Alta High Families Fill ‘Empty Bowls,’ Fight Hunger
Every fall, Anne Mallory looks at the students in her ceramics and sculpture classes at Alta High and tells them one heartbreaking fact: Of the eight people sitting at your table, two came to school hungry today.
Every day, one in five children in Utah don’t know where they will find their next meal, according to Feeding America, a charity that networks food banks across the country. Every year, Alta art students work to help the Utah Food Bank by creating pottery bowls in Mallory’s class. They sell the bowls, along with donated soup, at Alta’s parent-teacher conference, then donate the proceeds to the Food Bank.
“I just think it’s a fun and easy activity to fundraise and get everybody involved,” said senior Jeni Jolley, who is president of Alta’s art club. “I wish there were more ways as an art club that we could do that. This is a good way because it is so cohesive.”
When giving the Empty Bowls assignments to her students, Mallory simply tells them to make a beautiful bowl that they would want to buy. The result is a collection of bowls of varying hues, sizes and shapes. Some are sculpted, some are thrown on a wheel—all of them are made with love.
“It’s a really fun way to incorporate ceramics while addressing cultural issues,” Mallory said at Monday’s parent-teacher conference. “They can see a direct impact with what they do.” The art club has sponsored the Empty Bowls event for the last nine years, donating about $500 to the Food Bank last year alone.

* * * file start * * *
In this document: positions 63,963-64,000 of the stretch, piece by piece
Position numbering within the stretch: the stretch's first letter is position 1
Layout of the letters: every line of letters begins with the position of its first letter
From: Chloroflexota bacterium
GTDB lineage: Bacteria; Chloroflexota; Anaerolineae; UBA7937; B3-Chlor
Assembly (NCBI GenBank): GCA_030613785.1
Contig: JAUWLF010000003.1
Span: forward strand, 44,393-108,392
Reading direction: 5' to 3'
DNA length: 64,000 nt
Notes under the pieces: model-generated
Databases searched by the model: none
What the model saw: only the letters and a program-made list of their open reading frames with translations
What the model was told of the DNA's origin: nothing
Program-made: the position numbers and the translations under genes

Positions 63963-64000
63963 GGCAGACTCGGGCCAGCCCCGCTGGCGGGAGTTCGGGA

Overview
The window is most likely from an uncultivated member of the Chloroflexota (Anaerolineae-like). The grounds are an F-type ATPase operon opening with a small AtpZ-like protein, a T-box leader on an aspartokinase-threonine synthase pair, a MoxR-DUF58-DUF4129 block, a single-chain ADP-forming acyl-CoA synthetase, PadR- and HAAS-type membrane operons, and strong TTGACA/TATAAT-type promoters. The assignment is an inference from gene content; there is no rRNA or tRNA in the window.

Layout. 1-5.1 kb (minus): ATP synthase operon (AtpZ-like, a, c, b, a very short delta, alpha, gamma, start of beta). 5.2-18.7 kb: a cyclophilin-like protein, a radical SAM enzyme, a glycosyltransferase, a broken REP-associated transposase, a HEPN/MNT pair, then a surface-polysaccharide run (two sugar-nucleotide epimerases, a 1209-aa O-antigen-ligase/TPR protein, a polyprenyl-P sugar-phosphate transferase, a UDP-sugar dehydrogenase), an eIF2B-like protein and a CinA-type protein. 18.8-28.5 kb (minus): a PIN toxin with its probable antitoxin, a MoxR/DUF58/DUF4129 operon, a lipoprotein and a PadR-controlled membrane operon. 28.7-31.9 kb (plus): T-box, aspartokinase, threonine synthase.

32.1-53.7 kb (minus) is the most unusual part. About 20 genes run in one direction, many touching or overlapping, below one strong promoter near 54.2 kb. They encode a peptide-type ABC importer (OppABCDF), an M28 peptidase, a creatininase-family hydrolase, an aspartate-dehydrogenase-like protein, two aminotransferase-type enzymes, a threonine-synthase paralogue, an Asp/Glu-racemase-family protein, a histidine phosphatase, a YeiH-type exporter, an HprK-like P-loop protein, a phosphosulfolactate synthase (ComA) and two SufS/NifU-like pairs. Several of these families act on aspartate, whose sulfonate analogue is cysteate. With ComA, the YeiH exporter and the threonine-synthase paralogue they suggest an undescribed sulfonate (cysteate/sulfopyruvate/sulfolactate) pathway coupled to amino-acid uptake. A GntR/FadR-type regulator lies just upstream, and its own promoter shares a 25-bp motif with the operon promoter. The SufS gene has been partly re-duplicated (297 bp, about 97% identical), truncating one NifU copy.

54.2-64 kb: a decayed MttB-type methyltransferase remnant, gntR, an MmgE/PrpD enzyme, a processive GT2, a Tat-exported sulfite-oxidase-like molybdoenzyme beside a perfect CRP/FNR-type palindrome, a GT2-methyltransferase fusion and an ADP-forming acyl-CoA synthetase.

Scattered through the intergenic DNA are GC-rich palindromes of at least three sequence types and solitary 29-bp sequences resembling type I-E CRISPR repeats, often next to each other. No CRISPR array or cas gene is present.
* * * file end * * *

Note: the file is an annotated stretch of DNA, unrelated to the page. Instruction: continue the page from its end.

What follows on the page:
Parents and students visited the art club’s table and display of bowls, buying one of four kinds of soup donated by the Olive Garden. Great Harvest also donated bread for the occasion. For all of the things Jolley could have been doing on Monday evening, there was nowhere else she’d have rather been than warming up crock-pots of soup, making change, and recruiting more customers for their efforts. “It feels good,” Jolley said.
He’s Perfect! Charger Junior Earns 36 Composite on ACT
It took more than 120 hours of preparation time for Corner Canyon High student Aaron Jackson, but the hard work certainly has paid off. The junior recently received word he earned a perfect 36 composite score on the ACT, the most commonly accepted U.S. college entrance exam. This summer, as other students lounged by the pool or went boating at the lake, Jackson pulled out his books to bone up for his maiden attempt at the exam. He estimates he studied three hours a day for the English, math, reading and science sections of the rigorous test. “I wouldn’t say that I was 100 percent expecting” a perfect score, Jackson says, “but I was hoping. It was my goal.”
Since the news spread in the community, his cross-country team has given him high-fives, fellow students offered their congratulations—and, he says, his parents have been a little more lenient on time spent hanging out with his buddies. He doesn’t plan to take the test again—“I mean, I can’t get any higher,” he says—but he’s put into place a solid academic pathway that may lead him to one of the colleges of his choice. The schools on his short list: Harvard, Yale and Stanford.